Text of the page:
CBDT prescribes rules for determining the “full value of the consideration” in the event of sales at a loss, for the calculation of capital gains.

The rules provide that the greater of the value determined on the basis of a book value formula (JVM1) or the actual consideration (JVM2) will be considered as the total value of the consideration.

Recently, the Central Commission for Direct Taxes (“CBDT”) published the long-awaited valuation rules for calculating capital gains resulting from a short sale (“Valuation Rules”). The valuation rules follow an amendment made at the beginning of the year via the finance law for 2021 requiring that capital gains on disposals be calculated by reference to the fair market value (“FMV”) of the business sold.

A slump sale has been defined as the transfer of one or more businesses for a lump sum consideration without placing any value on individual assets. As an alleged fiction under the provisions of the Income Tax Act 1961 (“ITA”), profits and gains from a declining sale are taxable as capital gains.1

For the purposes of calculating capital gains on disposal, the net value of the company is deemed to be the acquisition cost2. Before the 2021 finance law, there was no stipulation concerning the determination of the total value of the consideration for the calculation of capital gains in the event of declining sales. However, the 2021 finance law made an amendment in this regard which provides that the total value of the consideration will be considered as the company’s FMV to be determined in accordance with the prescribed rules (“Modification”). The rules for determining this FMV are those prescribed by the Valuation Rules.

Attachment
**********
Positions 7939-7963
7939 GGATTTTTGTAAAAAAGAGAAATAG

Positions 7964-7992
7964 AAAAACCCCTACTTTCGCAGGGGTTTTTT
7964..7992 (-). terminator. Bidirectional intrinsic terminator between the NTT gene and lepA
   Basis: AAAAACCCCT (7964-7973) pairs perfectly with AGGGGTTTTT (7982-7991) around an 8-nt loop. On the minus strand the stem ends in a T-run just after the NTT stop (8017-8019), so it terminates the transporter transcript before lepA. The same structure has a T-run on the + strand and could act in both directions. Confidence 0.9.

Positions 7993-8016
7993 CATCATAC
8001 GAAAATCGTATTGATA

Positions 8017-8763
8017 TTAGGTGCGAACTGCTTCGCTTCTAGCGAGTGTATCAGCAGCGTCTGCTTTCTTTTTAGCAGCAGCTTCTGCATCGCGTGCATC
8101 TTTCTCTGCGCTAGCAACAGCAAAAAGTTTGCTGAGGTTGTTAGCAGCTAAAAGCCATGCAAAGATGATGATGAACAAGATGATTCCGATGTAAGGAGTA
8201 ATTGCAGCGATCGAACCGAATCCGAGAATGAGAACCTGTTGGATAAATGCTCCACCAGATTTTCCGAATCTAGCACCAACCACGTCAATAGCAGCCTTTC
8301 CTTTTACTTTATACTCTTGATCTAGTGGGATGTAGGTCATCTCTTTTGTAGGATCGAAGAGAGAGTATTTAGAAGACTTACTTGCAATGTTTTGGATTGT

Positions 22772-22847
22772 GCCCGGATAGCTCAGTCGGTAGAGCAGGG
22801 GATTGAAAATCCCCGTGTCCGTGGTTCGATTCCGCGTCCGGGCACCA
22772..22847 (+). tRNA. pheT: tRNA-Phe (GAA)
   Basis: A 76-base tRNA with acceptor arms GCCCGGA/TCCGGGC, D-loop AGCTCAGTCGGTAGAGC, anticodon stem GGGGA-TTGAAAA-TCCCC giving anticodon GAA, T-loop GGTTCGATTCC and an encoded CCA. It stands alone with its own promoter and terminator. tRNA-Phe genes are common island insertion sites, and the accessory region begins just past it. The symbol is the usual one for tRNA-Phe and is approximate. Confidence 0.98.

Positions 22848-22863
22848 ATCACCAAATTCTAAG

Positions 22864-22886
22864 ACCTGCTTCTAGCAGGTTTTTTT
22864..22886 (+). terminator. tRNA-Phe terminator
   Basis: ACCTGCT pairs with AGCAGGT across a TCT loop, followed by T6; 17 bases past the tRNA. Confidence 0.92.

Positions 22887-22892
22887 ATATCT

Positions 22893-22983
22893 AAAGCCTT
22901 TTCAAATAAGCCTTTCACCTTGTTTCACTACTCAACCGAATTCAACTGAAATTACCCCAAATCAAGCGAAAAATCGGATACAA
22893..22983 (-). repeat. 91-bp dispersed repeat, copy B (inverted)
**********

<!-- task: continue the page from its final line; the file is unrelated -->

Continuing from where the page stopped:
The Valuation Rules provide for two methods of determining the FMV and the higher of the two will be considered the FMV. The two methods are:

  1. Book value-based formula (“JVM1”): Basically, under this method, value is a function of the book value of all assets (other than jewelry, works of art, stocks, securities and more. real estate (“Excluded Assets”)) less the carrying amount of all liabilities.

The value of the excluded assets should be determined as follows:

The Valuation Rules provide that the value for calculating capital gains in the event of empty sales will be determined on the date of the empty sale.


In the event of a transfer of shares and real estate, the calculation provisions under the ITA provide that if the full value of the consideration is less than the FMV, then the FM will be deemed to be the total value of the consideration for the purposes. the calculation of capital gains. .3 However, such a provision did not exist with respect to business transfers through the doldrums. As such, there was no restriction on the price at which discount sales could be made from a tax calculation point of view. This has made declining sales a very attractive tool for domestic mergers and acquisitions and restructurings, as well as for the Indian side of multi-jurisdictional mergers and acquisitions.